The Columbia Basin Bulletin on selective fishing on the Lower Columbia:
Video of the Colville Tribe's selective fishing operation
Friday, April 22, 2011
Washington Governor Chris Gregoire signed legislation Wednesday to update and improve protections against oil spills in Washington's marine waters. More than 15 billion gallons of oil are shipped through Puget Sound each year and Bill 1186 adds much needed funding and strengthens regulations for spill prevention and clean up. The bill comes on the one year anniversary of the gulf horizon oil spill in the Gulf of Mexico. More information in a press release from the Department of Ecology.
Thursday, April 21, 2011
The Native Fish Society and the Pacific Rivers Council announced last week that they will sue the Oregon Department of Fish and Wildlife (ODFW) and the National Oceanic Atmospheric Administration (NOAA) over hatcheries on the Sandy River which they believe are in violation of the ESA. The Sandy is home to ESA listed populations of Winter Steelhead, Coho and Chinook and federal biologists identified hatchery supplementation as one of the most important factors in limiting the productivity of wild salmonids in the basin. Annually ODFW releases nearly 1.5 million hatchery chinook, coho and steelhead into the Sandy to support sport fisheries, however since 1980 wild winter steelhead have declined from approximately 4000 fish to fewer than 1000.
Despite its proximity to the Portland Metro area the Sandy remains one of the most intact large river systems in Oregon and over the last decade the removal of Marmot Dam as well as millions of dollars invested in habitat restoration have set the stage for recovery of wild salmon in the basin. More information in and article from the Oregonian:
Thursday, April 14, 2011
The Washington Department of Ecology and The Federal Beurau of Reclamation along with a host of local agencies, the Yakama Tribe and irrigation districts recently released the Draft Water Management Plan for the Yakima River. The 4 billion dollar plan lays out actions to be implemented over the next 15 to 20 years to protect and restore fish and wildlife in the basin and improve the reliability of the water supply for irrigation. Among the measures outlined in the plan are:
- possible fish passage facilities at several dams which currently block anadromous fish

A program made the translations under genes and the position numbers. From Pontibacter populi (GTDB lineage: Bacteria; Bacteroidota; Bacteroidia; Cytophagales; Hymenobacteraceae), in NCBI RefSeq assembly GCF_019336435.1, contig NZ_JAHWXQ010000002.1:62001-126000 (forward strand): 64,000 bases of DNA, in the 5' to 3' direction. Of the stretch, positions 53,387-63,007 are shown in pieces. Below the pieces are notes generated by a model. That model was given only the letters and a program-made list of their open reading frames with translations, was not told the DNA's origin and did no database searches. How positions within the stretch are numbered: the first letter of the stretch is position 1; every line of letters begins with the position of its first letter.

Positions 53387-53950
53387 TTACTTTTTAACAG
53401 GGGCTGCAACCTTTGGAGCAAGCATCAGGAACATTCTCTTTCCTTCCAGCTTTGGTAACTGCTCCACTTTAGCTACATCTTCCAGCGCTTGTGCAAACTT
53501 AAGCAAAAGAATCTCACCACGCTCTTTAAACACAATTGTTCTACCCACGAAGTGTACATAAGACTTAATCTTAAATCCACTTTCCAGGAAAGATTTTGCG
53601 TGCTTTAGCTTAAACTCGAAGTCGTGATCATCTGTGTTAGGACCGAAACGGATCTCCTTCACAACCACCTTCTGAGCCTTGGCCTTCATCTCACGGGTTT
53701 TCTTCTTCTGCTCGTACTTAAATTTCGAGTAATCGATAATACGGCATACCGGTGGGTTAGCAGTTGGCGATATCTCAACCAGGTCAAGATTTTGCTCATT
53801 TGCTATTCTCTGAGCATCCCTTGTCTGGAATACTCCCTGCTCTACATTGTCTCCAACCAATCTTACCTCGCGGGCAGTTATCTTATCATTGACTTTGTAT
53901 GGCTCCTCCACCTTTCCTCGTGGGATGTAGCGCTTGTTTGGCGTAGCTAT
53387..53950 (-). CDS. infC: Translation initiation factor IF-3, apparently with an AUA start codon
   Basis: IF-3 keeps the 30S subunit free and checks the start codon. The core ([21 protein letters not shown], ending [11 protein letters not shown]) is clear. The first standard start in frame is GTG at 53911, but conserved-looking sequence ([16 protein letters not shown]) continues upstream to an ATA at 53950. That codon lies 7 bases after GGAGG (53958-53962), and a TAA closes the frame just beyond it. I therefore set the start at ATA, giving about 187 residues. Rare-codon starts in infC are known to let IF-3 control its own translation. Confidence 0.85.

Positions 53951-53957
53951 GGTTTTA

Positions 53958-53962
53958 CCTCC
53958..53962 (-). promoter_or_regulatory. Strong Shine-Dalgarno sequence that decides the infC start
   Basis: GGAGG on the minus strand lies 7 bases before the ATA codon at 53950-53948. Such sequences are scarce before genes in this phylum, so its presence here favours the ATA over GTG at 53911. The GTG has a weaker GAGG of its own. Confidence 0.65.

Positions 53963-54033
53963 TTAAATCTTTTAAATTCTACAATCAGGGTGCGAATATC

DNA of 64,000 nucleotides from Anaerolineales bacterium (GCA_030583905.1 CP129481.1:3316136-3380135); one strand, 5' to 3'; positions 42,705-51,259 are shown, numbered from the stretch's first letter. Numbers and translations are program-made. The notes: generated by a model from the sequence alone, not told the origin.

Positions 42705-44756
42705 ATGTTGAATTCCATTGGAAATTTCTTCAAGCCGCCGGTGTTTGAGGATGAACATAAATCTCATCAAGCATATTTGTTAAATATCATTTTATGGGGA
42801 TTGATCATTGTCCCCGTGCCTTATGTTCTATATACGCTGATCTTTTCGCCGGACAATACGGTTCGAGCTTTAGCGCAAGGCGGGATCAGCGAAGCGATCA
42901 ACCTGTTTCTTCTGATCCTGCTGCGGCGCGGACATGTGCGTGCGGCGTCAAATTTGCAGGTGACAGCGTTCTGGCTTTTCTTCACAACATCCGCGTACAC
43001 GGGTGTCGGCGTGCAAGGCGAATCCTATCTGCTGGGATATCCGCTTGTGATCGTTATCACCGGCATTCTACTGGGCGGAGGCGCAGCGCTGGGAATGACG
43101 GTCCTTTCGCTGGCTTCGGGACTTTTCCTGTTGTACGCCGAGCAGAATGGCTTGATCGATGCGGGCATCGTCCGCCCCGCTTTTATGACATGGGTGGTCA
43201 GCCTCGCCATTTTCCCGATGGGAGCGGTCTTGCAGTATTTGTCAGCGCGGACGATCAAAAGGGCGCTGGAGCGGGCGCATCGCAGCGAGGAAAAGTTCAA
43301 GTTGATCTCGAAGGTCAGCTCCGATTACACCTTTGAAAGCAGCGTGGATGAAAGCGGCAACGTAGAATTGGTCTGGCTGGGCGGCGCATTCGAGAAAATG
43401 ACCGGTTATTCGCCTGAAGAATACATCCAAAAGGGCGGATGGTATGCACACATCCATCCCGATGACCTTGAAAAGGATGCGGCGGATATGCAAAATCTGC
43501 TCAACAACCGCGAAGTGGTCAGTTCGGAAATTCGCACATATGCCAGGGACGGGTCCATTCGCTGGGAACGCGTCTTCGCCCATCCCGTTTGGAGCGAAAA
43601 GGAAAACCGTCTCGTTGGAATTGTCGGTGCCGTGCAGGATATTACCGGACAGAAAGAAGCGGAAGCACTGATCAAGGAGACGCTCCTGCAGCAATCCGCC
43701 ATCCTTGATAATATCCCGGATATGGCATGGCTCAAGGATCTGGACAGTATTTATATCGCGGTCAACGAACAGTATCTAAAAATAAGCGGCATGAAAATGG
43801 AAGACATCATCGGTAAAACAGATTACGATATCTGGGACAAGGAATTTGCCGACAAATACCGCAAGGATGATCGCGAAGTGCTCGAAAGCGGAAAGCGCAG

- floodplain and tributary restoration
- structural and operational changes at several facilities in the watershed
- improved conservation of water
- the possibility of increased storage in the region
Attention: Candace McKinley, Environmental Program manager,
or by e-mail to email@example.com.
More information in the Columbia Basin Bulletin:
Monday, April 11, 2011
In BC over 700 applications are in place for private power development, however public backlash against these run of river hydroprojects is growing. Government imposed contracts which force BC hydro to buy private power at non-competitive rates have already resulted in substantial rate hikes with more on the way. Even more concerning are the biological consequences of IPPs which often divert more than 50% of a rivers surface flow for several kilometers, dewatering river channels reducing rearing capacity for juvenile salmonids and placing undue stress on migrating adults. John Horgan a candidate for the BC NDP leadership role has said he would like to see a moratorium on any new IPP permits until the province has conducted a thorough review of those currently pending. Christy Clark, the newly elected leader of the Liberal Party and Premier of BC has been less clear on her position however the issue is coming to the forefront.
more from the Common Sense Canadian:
A court decision last year found that aquaculture was a fishery and as such must be regulated by the federal government, meaning that this federal election could have huge implications for the future of wild salmon in the Georgia Basin. Among the key issues is how DFO will use its newfound regulatory power. So far DFO has acted largely as a booster and facilitator for the status quo, however with new leadership at the national level there is some hope that the agency will adopt a more responsible approach to regulating the aquaculture industry.
Wild fish advocates are working hard to keep these issues in the public eye asking political hopefuls to clarify their positions for the public. More at Vote Salmon
Just in time for a looming court decision on the future of the Columbia River BiOp (the court is scheduled to rule May 9th) comes a book from local author Steven Hawley. A long time resident of the Columbia River basin, Hawley examines the past, present and future of the Snake River in his book Recovering a Lost River, making a compelling argument for dam removal on the Snake. More information in a write up from Save Our Wild Salmon:
Thursday, April 7, 2011
In a guest editorial to the Oregonian today, eight of Oregon's finest fishing guides are speaking out against ODFW's hatchery operations on the Sandy. The River once supported more than 20,000 wild winter steelhead. As recently as the 1980s the basin supported more than 4000 winter steelhead, and today despite millions of dollars invested in habitat and fish passage wild runs have dwindled below 1000 fish. While many factors have contributed to the decline of wild Sandy River steelhead and salmon, improved habitat and passage has not had the intended benefit of improving the productivity of wild stocks. This is largely due to massive, unsustainable hatchery programs which depress wild productivity through reproductive introgression, competition for resources and the host of other ecological perils associated with large scale hatcheries. The Native Fish Society has called on ODFW to dramatically reduce the number of hatchery fish released into the Sandy to make wild recovery possible. Read more in the Oregonian: